Tag Archives: Photos

Lacrosse Photos: Domincan University Of California Men’s Lacrosse Photoshoot In San Francisco Bay By Zach Heffner Of Verdict Photography


Marketing Lacrosse: Pepsico USA’s “Mountain Dew Lacrosse” From Tracey Locke Agency (Wilton, CT)


Client: Pepsico,USA...Brand: Mountain Dew...Agency: Tracey Locke, Wilton, CT...Build awareness of the Mountain Dew brand by associating it with the tough, energetic, fast paced sport of Lacrosse. The overall look needed to be visually impactful and relevant to the target consumer age group (males 18yrs+ with key interests in sports, gaming, and anime).

http://www.behance.net/gallery/MOUNTAIN-DEW-LACROSSE/2228418

 

Lacrosse Photos: Verdict Photography Features “Anatomy Of A Lacrosse Shot” With Casey Powell


This Verdict image comes from a a video shoot featuring Casey Powell,…and some baby powder.

NCAA Lacrosse: Photos Of Duke Men’s Lacrosse Renovated Locker Room


“SAVE CAL LACROSSE” Photos From Zach Heffner Of Verdict Photography “Capture The Betrayal” Of Cal Berkeley’s Decision To Cut Women’s Lacrosse Program And “End Student-Athlete’s Dreams”


 
 
 

“The following are Verdict photos that are accompanying a tragic story in the  Feb issue of US Lacrosse Magazine. I was asked to photograph the Cal Berkeley Women’s Lacrosse team who had just found out that funding has been cut for their team and they were entering their last year as a varsity squad. I felt so bad for these girls who have sacrificed so much (as all collegiate athletes do) just to have the rug pulled out from under them and also to have ZERO say in the matter. They were understandably upset and stunned by the school’s announcement. I tried to capture the betrayal and the let down of the situation but also the strength in these girls to handle and move forward through this. I hope these photos and the story shine a light on the situation and NOTHING like this happens again…”

 

“You can’t put a price on dreams!”  Zach Heffner

See more verdict Photography work at: www.verdictphotography.com & be sure to check out the Verdict Blog

Lacrosse Photography: Brett Queener In Easton Lacrosse Photo Shoot From Verdict Photography


Lacrosse Photography: Verdict Photography “Team USA Lacrosse Promo Shoot” Features Pro Lacrosse Player Eric Martin


http://verdictphotography.blogspot.com/

Lacrosse Photography: Former Virginia Men’s Lacrosse Defenseman Zach Heffner Founded Verdict Photography In 2008 With An “Edgy And Artistic” Style That Is Winning A National Reputation


2010 Hawaii Lacrosse Invitational: Wimmer Solutions Lacrosse Defeated Crease Monkeys 14-5 In Open Championship Final Behind “Insane” Goaltending By Brett Queener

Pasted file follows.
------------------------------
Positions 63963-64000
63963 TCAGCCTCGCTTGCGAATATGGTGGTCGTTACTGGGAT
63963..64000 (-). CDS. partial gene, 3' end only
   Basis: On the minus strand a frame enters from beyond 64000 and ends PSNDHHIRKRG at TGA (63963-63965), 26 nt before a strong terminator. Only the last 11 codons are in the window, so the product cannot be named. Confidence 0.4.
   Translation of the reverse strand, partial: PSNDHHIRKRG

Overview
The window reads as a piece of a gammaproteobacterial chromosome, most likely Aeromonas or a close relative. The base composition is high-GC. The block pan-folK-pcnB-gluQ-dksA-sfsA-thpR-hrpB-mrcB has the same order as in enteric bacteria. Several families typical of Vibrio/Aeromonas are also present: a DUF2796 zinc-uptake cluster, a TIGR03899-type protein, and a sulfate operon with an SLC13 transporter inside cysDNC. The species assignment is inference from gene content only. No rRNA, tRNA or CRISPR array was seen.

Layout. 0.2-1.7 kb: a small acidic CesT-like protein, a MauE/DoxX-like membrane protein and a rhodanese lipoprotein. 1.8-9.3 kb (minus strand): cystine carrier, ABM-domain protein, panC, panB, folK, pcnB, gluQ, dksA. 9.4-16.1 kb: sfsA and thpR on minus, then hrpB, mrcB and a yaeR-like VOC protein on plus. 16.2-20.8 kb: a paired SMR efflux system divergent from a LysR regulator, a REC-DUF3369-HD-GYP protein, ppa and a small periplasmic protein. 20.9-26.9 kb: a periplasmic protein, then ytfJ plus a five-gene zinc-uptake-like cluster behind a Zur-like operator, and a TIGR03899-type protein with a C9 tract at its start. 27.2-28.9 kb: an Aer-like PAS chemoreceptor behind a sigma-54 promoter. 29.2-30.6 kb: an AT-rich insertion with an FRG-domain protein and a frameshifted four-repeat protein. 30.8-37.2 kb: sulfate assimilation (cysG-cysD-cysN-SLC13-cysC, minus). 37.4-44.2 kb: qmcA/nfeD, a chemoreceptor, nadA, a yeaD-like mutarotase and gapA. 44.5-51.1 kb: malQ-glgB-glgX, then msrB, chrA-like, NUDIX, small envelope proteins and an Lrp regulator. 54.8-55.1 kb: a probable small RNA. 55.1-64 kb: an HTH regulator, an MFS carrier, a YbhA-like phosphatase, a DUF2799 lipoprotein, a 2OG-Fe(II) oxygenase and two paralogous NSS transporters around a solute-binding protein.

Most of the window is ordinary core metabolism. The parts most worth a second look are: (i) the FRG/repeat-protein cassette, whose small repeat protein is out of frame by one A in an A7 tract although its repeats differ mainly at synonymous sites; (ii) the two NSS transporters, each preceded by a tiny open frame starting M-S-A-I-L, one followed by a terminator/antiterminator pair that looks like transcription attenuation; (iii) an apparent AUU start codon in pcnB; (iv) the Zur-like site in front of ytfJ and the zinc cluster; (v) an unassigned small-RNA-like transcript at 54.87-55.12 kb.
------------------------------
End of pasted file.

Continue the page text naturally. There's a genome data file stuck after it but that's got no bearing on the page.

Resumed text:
College Men’s And Women’s Lacrosse “Bodies”: “ESPN The Magazine” Features Penn State Lacrosse “Student Body” Photographs In 3-D


The purpose of ESPN The Magazine’s “Student Body” is to deviate from the sports norm and display an athlete in all his or her glory in a completely stationary pose, as described on ESPN’s website. In the feature, one can compare Lauren Purvis, a 5-foot-7 field hockey freshman, to Jack Crawford, a 6-foot-5 junior defensive end, side-by-side. It aptly shows how an athlete’s frame varies from sport to sport.

In the spring months in Happy Valley, junior lacrosse captain Matt Mackrides is called upon to score goals. Four weeks ago, he was called upon to do something more outside of his comfort zone: model.

A photography crew from ESPN came to Penn State in September to take pictures for a Student Body feature in ESPN The Magazine’s annual Body Issue.

But these were no ordinary pictures.

One athlete from each of Penn State’s 29 varsity sports was photographed in 3-D, and the process was anything but ordinary.

The purpose of ESPN The Magazine’s “Student Body” is to deviate from the sports norm and display an athlete in all his or her glory in a completely stationary pose, as described on ESPN’s website. In the feature, one can compare Lauren Purvis, a 5-foot-7 field hockey freshman, to Jack Crawford, a 6-foot-5 junior defensive end, side-by-side. It aptly shows how an athlete’s frame varies from sport to sport.

“They had two stands up, and they kind of looked like projectors,” Mackrides said. “I just stood in between them and rotated my body whenever they told me to.

For Mackrides, the process took about 30 minutes, much longer than the typical split-second photograph. However, ESPN told him at the end of the shoot that he actually took the shortest amount of time.

“They said it took longer for other people because sometimes the technology didn’t go through or the picture wasn’t right,” he said.

For more:   http://www.collegian.psu.edu/archive/2010/10/08/espn_mag.aspx